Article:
Ofsted reports on the state of citizenship education in schools
On 22 January Ofsted published 'Citizenship Established? Citizenship in schools 2006/09', their report on the provision of citizenship education in England.
Ofsted inspectors visited 91 secondary schools between September 2006 and July 2009. Just over half of the schools visited were judged good or outstanding for students' achievements in citizenship, while 10 were judged inadequate.
- There is evidence that provision and outcomes for students are improving overall;
- In the 10 schools where achievement was found to be inadequate there were significant gaps in students' knowledge and understanding, particularly in the key area of government and politics;
- The 36 schools where the curriculum was only satisfactory often did not give enough attention to the key area of political understanding;
- The lessons in the good and outstanding schools were mostly taught by non-specialists, many of whom were diligent and enthusiastic. Most of the outstanding teaching was by well-trained specialists who had strong subject knowledge and who were willing to tackle sensitive and controversial topics;
- Most of the schools visited gave opportunities for some students to excel in active citizenship. However, few schools monitored these opportunities to ensure that all students were involved or used the information to encourage others to participate;
- Leadership was good or outstanding in just over half the secondary schools visited and inadequate in 11;
- Schools have been slow to take up places on CPD courses funded by the DCSF;
- Most of the schools visited where inspectors focused on identity and diversity provided well for those aspects, although the link between citizenship and the duty to promote community cohesion was often not explicit. Provision was inadequate where teachers' subject knowledge was insufficient for them to deal with sensitive and controversial issues or where there was insufficient emphasis on these in the curriculum.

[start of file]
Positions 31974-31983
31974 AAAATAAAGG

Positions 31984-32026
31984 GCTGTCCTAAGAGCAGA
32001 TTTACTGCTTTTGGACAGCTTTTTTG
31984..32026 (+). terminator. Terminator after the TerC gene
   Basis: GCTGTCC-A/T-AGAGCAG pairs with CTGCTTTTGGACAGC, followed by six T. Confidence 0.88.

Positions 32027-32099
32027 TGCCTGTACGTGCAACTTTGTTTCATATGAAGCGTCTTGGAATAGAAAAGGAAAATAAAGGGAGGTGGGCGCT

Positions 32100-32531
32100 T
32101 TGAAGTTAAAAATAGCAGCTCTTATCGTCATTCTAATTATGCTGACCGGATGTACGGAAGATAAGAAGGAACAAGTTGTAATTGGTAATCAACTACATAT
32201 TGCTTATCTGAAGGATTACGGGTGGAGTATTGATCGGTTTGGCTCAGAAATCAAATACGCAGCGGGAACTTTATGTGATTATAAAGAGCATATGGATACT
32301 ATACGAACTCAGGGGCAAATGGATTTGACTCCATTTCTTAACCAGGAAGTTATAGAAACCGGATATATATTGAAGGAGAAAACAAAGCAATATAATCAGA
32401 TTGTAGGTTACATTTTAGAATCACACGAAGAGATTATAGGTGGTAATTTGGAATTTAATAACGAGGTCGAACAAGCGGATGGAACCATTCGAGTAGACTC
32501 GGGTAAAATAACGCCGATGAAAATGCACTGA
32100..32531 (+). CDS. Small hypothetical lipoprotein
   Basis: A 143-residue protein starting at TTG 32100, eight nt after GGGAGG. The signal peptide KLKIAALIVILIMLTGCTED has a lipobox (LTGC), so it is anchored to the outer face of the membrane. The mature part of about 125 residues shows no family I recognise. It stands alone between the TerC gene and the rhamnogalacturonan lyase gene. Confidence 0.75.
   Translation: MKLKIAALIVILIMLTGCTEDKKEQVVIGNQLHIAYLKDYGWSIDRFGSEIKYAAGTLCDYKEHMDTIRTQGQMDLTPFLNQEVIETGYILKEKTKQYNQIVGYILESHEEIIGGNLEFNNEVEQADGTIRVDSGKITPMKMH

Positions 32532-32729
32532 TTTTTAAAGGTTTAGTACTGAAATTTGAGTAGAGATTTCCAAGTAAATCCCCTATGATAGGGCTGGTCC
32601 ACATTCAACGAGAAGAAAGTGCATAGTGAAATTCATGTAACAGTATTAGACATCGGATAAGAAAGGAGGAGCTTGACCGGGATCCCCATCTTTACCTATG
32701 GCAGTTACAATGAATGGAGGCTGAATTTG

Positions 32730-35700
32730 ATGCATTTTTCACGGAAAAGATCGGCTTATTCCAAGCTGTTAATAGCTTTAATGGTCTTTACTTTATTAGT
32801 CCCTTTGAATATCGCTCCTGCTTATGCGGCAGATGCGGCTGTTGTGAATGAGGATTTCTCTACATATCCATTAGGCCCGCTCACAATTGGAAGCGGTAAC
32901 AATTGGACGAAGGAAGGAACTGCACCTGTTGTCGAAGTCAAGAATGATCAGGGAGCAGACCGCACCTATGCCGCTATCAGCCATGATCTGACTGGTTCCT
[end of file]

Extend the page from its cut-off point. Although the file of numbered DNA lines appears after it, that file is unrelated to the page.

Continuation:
The Department for Children, Schools and Families (DCSF) should:
- with the Training and Development Agency for Schools, maintain the numbers of trainee places for initial teacher education and the level of provision for continuing professional development in citizenship.
- The DCSF should also promote the take-up of courses for continuing professional development in this area.
Local authorities should:
- consider how they can support schools in developing citizenship programmes and facilitate networks of teachers and, in particular, encourage schools where provision is weak to become involved.
- develop the quality of citizenship teaching by taking advantage of existing expertise in the school, capitalising on training opportunities and recruiting specialist teachers when the opportunity arises.
- establish a clear link between citizenship and community cohesion, in particular highlighting the contribution that pupils can make to their local community.
- Ensure that all their staff understand the principles defining citizenship and how these relate to other subjects, particularly the humanities and PSHE education
- Ensure that the citizenship curriculum and opportunities for participation and responsible action are available to pupils of all ages, backgrounds and abilities.